As a part of its design, the program makes access to the funding contingent on meeting performance-based milestones. The governments must meet targets on the publication of audited financial statements and approved state budgets within defined timelines to be eligible to access the results-based funding. Technical assistance is also made available to all states.




As part of the technical assistance provided, Nigeria’s OGP Secretariat, the civic organization BudgIT, and the World Bank’s Governance Global Practice held a training workshop with support from DFID Nigeria for state-level officials earlier this year. Over the course of two days, government officials discussed key components needed to make budget transparency a reality, such as simplifying budget templates, and providing online tools and hands-on applications that citizens can use. 

One practical objective of the workshop was to help States begin to develop and enhance their citizen budgets, which are simplified presentations of key budget information so that citizens can have informed opinions about whether public funds are used to address the problems that matter most to them. This citizen feedback will be collected online and through official in-person consultations and is made public by state government. In addition, after the initial year, citizen accountability reports will be produced and made public to ensure citizen feedback is officially considered.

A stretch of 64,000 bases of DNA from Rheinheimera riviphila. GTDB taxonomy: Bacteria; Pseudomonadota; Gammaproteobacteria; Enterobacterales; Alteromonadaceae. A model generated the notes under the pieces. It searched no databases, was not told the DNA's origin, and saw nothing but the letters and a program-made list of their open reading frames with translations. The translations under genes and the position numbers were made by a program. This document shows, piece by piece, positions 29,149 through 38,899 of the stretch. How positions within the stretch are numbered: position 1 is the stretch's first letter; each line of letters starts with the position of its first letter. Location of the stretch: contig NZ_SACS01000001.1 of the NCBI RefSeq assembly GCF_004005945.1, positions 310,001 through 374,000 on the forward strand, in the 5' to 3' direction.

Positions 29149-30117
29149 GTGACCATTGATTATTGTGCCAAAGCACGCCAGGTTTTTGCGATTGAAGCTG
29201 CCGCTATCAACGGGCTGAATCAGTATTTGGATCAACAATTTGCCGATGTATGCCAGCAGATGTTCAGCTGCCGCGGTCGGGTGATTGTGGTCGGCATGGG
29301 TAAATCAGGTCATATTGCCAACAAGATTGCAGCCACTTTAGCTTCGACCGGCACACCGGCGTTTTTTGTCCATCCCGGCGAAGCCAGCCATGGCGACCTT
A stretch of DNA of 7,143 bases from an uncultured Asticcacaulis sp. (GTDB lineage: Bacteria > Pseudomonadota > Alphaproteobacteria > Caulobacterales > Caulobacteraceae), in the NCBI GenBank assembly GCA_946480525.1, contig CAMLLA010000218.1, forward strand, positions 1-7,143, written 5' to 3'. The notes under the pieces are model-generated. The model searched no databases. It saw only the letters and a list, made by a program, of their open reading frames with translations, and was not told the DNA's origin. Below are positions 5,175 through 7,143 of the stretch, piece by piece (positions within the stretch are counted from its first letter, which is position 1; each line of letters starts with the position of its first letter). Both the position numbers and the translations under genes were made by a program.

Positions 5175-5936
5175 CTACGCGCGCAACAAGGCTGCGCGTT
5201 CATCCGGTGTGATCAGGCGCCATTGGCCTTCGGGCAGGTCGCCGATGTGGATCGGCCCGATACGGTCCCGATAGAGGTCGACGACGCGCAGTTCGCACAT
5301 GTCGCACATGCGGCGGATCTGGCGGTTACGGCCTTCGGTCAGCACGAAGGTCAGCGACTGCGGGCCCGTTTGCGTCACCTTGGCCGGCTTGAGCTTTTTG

Following the workshop, each state has moved at least one step closer to achieving its objectives of increasing openness and citizen engagement in the budget process. For Nigerian citizens, this means having access to annual spending plans for almost half of the country’s budget. 



“The support the World Bank is providing for State Level Budget Transparency and Citizen Engagement is critical to our efforts in Kaduna to build trust with our citizens and target our resources to where they are needed most. Our state, with encouragement from the Bank, has already replicated the SFTAS program across our 23 Local Governments using our own resources.” - Muhammad Sani Abdullahi - Commissioner of Budgeting and Planning, Kaduna State, Nigeria

Transparency doesn’t end with disclosing information on the budget. In addition to citizen budgets, states will provide a comprehensive review of how feedback gathered through public consultations was addressed in budget formulation. Subsequent to the year-end, states are incentivized to publish an accountability report on how the budget was actually executed, thereby providing a simplified version of the annual financial statements, and substantial audit findings for the state government.

This workshop is one example that illustrates how local government leadership, local civil society, and the World Bank are coming together through the OGP to magnify the role and voice of citizens in one of the most important areas of policy -- how government spends public resources. 


Stephen Davenport

Global Lead, Anticorruption, Openness, and Transparency

Kristina Aquino

Operations Officer, World Bank’s Governance Global Practice